White Supremacy Is Baked Into Our Electoral System

White Supremacy Is Baked Into Our Electoral System

On this week’s episode, the deep, foundational biases of our democracy come back to haunt us—again.


How did we get here? How did we get to the end of a week in which Americans cast 160 million votes, the highest number ever in a general election and the highest voter turnout among eligible citizens in over a hundred years, a week in which one candidate received almost 4 million votes more than the other one, and we still don’t know who our next president is?

Last week on System Check, your hosts Melissa Harris-Perry and Dorian Warren dug into all the different ways this country makes it hard for people to cast their ballot. But it’s one thing to vote—on this week’s show, they explain why it’s a whole other thing to get that vote to matter.

It’s time for a system check on how your vote gets counted.

Any conversation about representation in our democracy has to start at the foundationally unequal institution of the electoral college. Rashad Robinson, president of Color of Change and spokesperson for Color of Change PAC, joins us to discuss how barriers to casting and counting the votes of Black Americans have been “baked in” to our political system.

Next up, Kristen Clarke, president and executive director of the National Lawyers Committee for Civil Rights Under the Law, weighs in on the Republican strategy to nominate and confirm Amy Coney Barrett to the Supreme Court. Is it a coincidence that Barrett has just been confirmed to the court—one leg of the conservative movement’s “three-legged stool” of countermajoritarian rule—just in time to strike down the will of the majority of voters?

Our history is important, and can the dark periods in our past can help guide us through our struggles today. Professor Blair Kelley of North Carolina State University offers both a deeply historical and personal perspective on voter suppression, grounded in her family’s own experiences during slavery, reconstruction, and in the Jim Crow South.

Just as racism helps explain the particular ways in which our institutions were formed, it also provides a cudgel for those in power, and those who feel threatened by equality, today. The Nation’s own sports editor, Dave Zirin, joined us on our election night live coverage to remind us of a single key insight to help make sense of the election results. And Cristina Beltran of New York University, author of Cruelty as Citizenship: How Migrant Suffering Sustains White Democracy, helped us think about how “white domination” is in fact, a civic experience for non-white voters hoping to cast a vote and have it count.

But it wouldn’t be a System Check if we didn’t talk about the ways we can get out of our current mess. The Nation’s strikes correspondent, Jane McAlevey, talked to us about the intersection of a movement moment with a presidential election, and the necessity of nonviolent direct action. And two members of Congress join us to talk about what is to be done once the votes are counted: the Congressional Progressive Caucus cochair, Representative Pramila Jayapal,instructs us on a path forward that centers intersectionality, and the Congressional Black Caucus chair, Representative Karen Bass, reminds us of the necessity of outside pressure on all elected officials (Bass, like so many progressive champions, won her reelection bid this week).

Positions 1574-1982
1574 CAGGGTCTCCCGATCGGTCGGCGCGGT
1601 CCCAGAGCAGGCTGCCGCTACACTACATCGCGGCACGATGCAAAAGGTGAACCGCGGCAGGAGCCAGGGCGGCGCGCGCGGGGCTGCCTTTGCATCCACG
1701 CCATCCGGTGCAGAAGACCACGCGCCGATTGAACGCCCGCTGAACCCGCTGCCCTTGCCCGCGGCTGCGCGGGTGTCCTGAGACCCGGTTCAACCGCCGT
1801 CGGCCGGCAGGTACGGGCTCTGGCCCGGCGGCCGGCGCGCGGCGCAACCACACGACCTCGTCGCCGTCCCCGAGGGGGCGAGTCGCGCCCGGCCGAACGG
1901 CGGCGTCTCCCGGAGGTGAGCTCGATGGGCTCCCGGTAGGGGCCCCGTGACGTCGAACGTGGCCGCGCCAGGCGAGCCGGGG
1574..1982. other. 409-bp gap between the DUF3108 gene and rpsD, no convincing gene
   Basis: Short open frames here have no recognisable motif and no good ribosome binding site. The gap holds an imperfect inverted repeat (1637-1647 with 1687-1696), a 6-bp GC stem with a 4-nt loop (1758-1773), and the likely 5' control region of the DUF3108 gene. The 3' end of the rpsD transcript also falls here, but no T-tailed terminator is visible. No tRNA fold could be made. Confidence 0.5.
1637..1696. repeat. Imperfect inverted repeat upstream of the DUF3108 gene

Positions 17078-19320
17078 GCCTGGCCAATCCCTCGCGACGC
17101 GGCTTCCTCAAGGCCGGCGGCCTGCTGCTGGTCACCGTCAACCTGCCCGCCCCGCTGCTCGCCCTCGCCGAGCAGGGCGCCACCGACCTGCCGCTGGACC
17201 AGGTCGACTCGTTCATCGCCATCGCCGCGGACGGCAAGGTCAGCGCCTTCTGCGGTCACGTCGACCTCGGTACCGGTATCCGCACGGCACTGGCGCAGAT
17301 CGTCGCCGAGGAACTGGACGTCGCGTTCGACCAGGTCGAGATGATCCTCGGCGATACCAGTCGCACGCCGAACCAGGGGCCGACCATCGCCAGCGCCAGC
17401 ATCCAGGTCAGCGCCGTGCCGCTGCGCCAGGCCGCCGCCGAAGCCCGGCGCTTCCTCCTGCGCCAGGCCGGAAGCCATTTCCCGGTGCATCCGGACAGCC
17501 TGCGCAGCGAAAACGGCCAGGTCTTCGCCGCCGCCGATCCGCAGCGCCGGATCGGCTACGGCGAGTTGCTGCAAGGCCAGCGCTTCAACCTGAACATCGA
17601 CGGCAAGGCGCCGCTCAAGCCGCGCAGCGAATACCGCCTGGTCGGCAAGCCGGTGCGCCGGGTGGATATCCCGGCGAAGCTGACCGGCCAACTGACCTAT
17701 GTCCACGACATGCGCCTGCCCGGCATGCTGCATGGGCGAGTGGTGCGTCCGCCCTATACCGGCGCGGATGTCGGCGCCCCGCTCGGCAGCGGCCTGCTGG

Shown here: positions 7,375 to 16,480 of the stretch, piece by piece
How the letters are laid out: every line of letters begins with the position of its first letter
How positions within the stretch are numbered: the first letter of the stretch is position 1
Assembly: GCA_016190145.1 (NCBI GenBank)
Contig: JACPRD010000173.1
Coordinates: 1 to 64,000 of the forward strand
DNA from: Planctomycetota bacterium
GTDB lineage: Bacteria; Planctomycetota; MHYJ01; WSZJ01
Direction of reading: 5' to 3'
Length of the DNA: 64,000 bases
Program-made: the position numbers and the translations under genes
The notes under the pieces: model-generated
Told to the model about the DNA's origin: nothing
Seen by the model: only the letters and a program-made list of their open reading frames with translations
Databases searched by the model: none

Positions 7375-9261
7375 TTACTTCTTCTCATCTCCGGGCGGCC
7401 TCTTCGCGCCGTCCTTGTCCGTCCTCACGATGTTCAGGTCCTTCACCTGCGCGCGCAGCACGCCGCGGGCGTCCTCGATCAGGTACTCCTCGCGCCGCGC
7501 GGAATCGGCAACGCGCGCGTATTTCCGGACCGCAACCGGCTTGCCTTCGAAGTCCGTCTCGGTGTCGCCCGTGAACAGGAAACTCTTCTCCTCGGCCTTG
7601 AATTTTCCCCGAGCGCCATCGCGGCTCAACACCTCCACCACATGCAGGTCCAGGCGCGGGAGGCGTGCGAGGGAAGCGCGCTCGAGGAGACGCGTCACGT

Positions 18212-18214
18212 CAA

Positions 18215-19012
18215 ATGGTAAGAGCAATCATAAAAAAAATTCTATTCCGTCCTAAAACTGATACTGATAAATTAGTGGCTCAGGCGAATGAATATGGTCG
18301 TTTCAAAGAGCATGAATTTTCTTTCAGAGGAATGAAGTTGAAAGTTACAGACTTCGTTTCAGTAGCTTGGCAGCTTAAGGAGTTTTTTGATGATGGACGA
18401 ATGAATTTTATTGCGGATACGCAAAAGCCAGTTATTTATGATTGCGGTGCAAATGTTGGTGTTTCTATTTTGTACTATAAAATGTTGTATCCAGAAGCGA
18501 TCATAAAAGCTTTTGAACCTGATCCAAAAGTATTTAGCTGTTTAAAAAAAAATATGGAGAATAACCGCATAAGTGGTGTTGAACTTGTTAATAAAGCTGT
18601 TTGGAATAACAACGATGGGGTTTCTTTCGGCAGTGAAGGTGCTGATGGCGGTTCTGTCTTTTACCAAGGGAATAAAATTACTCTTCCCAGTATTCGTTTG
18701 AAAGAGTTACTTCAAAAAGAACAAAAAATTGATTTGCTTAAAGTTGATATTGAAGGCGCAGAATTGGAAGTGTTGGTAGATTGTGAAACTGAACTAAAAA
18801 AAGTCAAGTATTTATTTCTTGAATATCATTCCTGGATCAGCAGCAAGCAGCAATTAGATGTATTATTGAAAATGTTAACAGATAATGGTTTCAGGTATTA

Finally, Dreamer Astrid Silva of Dream Big Nevada has the last word this week, as she talks to us about what this election means for millions like her who are unable to vote, whose fates hinge on the final vote count, but who remain hopeful, no matter the outcome.

Looking to turn all this analysis into action? We give listeners three action items this week:

  1. Demand that Twitter and Facebook suspend Trump’s accounts for spreading lies and misinformation about the election.
  2. Support the runoffs and help us do the work to ensure every vote is counted.
  3. Listen to our five-hour election night livestream for cogent, real-time analysis with an array of insightful voices, from scholars to grassroots organizers on the ground.

System Check is a project of The Nation magazine, hosted by Melissa Harris-Perry and Dorian Warren and produced by Sophia Steinert-Evoy. Support for System Check comes from Omidyar Network, a social change venture that is reimagining how capitalism should work. Learn more about their efforts to recenter our economy around individuals, community, and societal well-being at Omidyar.com. Our executive producer is Frank Reynolds. D.D. Guttenplan is editor of The Nation; Erin O’Mara is president of The Nation. Our theme music is by Brooklyn-based artist and producer Jachary.

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Katrina vanden Heuvel
Editorial Director and Publisher, The Nation

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